But is there an alternative? The short answer is yes. The long answer is more complicated than a three-letter initialism but is not beyond the understanding of those who study soil and understand how the microbial community therein can help in a world in which we can’t afford the costs of synthetic fertilizers. There more than 100 microorganisms, including rhizobia and several yeasts, that fix nitrogen from the atmosphere and make it available to plants.[iv] These microorganisms provide plants with nitrogen on demand—far more useful and complex than simply pouring on the fertilizer. That is, if the plant is in need of nitrogen, the microorganisms make it available. If the plant no longer needs more nitrogen, the microbes stopping making it available. Nitrogen doesn’t have the opportunity to build up to toxic levels in the soil or run off into nearby waterways. Microorganisms also make available other nutrients, macro and micro alike, and are the key to developing a sustainable soil structure for supporting permanent agriculture.
Ever wonder why forests don’t need to be fertilized, how towering oak trees came to be without someone applying the right combination of NPK? Microorganisms break down carbon and leach weak acids that break down minerals, making them available to plants. Those oak trees and the other plants in the forest rely on the nutrient recycling undertaken by the microbial community naturally occurring in the soil. We can mimic this process. We can establish healthy soil communities and provide nutrients for recycling. We can sequester carbon, a necessary part of this soil recycling program, helping to offset carbon emissions while we build soil. (More on this later.) The typical NPK approach to providing the nutrients necessary for useful industrial agriculture needs to be turned on its head. The answer isn’t an initialism. It’s fostering natural soil systems and the communities of beneficial microorganisms that make up those systems and protecting them at all costs.
That doesn’t mean we won’t have to fertilize soils if we continue removing agricultural products from them—we will. But we can do so with organic materials. Indeed, it is a basic premise of this book that we will probably have no choice but to shift toward organic agriculture—not out of some elitist preference but because we simply can’t feed the world any other way. Reliance on distant macronutrients and fossil fuels is a recipe for disaster as those things rise in price and availability. Many people have assumed that if we cannot get these things we are doomed to starvation. But this is not true.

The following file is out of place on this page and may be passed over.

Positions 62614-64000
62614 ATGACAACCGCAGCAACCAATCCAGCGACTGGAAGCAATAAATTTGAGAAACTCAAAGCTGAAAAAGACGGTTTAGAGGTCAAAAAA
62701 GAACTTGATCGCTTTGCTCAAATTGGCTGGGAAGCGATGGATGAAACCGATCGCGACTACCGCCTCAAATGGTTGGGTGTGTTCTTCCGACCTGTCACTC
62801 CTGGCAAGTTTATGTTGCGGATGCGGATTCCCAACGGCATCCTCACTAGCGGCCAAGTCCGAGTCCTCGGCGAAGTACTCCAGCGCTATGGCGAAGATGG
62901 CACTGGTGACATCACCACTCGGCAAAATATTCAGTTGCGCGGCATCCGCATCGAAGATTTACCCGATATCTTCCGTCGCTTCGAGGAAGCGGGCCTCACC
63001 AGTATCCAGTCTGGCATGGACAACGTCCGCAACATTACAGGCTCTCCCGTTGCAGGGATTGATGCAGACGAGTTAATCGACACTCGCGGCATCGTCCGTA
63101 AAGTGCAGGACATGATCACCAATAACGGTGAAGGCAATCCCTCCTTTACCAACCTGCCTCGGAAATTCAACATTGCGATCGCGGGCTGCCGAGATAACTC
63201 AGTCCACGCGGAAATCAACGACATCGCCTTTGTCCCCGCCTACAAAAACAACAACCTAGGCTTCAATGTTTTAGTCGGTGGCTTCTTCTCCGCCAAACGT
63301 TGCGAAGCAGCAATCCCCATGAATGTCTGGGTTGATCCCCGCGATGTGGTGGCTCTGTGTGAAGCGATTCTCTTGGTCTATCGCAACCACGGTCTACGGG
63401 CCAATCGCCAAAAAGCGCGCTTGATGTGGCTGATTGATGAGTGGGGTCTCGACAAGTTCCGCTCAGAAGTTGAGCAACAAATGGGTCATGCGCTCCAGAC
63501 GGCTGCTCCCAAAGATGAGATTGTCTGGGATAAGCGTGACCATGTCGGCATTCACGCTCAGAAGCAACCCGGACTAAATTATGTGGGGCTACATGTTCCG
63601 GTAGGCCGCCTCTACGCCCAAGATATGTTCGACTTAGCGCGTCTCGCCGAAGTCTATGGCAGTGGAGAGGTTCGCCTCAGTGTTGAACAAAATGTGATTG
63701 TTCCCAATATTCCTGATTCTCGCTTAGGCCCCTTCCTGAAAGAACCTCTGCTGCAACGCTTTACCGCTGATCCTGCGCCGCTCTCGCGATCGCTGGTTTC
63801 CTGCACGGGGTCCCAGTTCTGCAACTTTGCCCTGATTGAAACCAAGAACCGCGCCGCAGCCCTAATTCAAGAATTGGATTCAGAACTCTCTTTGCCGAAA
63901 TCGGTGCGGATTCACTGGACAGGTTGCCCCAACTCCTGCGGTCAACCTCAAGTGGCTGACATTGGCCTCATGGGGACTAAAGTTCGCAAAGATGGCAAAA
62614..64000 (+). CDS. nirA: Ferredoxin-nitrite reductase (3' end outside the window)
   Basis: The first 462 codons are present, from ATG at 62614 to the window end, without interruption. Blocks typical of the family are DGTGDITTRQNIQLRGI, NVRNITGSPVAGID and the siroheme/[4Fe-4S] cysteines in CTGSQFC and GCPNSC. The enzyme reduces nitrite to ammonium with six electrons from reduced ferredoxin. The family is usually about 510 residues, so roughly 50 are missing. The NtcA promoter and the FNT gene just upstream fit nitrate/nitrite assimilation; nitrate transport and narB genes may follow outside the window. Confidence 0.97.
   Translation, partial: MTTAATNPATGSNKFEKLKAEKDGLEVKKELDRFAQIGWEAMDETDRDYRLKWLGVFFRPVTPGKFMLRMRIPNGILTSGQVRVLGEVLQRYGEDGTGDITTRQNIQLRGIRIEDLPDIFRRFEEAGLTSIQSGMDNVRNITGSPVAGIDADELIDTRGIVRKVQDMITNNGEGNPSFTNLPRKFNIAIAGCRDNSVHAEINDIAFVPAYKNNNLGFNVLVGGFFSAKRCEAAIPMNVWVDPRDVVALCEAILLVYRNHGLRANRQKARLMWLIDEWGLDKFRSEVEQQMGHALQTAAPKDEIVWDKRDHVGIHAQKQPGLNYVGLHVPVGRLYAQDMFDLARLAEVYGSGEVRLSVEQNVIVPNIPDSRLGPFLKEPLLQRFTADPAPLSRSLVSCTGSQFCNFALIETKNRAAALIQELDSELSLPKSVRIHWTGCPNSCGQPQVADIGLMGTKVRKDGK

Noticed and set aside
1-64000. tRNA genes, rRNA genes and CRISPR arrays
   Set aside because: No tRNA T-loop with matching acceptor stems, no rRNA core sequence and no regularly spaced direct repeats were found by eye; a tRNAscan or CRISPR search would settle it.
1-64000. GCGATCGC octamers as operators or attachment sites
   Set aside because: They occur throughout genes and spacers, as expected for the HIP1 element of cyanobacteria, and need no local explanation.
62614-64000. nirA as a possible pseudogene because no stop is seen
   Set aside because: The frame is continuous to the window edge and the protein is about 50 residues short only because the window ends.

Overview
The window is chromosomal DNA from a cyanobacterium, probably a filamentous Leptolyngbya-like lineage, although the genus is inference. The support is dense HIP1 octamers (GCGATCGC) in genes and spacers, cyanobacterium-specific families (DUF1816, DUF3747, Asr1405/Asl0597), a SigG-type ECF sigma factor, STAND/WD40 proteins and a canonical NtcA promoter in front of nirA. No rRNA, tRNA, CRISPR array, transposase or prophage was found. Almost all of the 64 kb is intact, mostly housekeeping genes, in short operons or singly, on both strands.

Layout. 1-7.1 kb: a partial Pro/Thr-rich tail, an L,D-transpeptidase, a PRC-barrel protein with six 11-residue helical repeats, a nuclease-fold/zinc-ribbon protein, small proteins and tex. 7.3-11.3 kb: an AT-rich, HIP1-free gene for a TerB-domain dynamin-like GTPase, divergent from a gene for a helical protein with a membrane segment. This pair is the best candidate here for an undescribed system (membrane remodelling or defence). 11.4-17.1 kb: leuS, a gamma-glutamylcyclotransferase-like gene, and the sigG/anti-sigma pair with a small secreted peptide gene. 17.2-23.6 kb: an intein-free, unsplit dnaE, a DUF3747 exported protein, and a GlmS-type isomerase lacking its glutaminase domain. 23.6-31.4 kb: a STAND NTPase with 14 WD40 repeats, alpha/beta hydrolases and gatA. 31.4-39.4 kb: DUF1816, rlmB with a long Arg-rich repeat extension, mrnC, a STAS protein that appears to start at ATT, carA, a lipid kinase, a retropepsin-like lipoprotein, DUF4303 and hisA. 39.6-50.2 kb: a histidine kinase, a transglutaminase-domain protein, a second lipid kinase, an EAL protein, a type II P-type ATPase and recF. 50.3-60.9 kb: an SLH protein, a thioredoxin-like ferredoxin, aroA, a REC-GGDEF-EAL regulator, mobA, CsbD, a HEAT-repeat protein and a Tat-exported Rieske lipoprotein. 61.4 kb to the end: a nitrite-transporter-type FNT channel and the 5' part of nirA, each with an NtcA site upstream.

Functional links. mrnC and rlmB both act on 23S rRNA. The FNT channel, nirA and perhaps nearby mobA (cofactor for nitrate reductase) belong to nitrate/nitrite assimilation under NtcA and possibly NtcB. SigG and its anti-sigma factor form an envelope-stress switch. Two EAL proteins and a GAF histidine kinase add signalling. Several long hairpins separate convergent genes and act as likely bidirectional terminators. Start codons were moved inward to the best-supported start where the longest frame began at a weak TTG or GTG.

Not only can we make nature work for us but we also have an enormously valuable resource that we largely waste—human manures and human urine. On a planet with 6.7 billion people, the one thing we have in abundance is human outputs. These outputs can indefinitely recycle the phosphorous and nitrogen we’ve been using all along, keeping world food yields high.
To do so, we will have to shift our relationship to our own manures. Historically in many places there was a tie between city and country. We will talk more about recreating the ties between urban and rural cultures, but one way we will probably have to do this is by the return of human biosolids to agricultural fields. In rural areas, we will have to take up the composting of human manures and the collection of human urine.
We tend to be very squeamish about these issues, but we will have to face these subjects head on in order to keep up our food supply. Our food supply depends on our ability not to treat these complexities as soundbyte issues, but to truly understand the ways in which we can transform our liabilities into assets.
[i] ICL Performance Products presentation, Concord, N.C., 1.10.08.
[ii] http://www.topix.com/world/canada/2008/04/potash-stocks-nourished-by-230-increase-400-tonne-price-hike-but-canadians-where-profits-go (accessed Nov. 25, 2008).
[iii] http://energybulletin.net/node/33164 (accessed Nov. 25, 2008).
[iv] Personal communication with Ron Danise, a certified arborist who has worked in the field of arboriculture since 1964, during which time he has researched and developed organic soil amendments that develop living soil systems.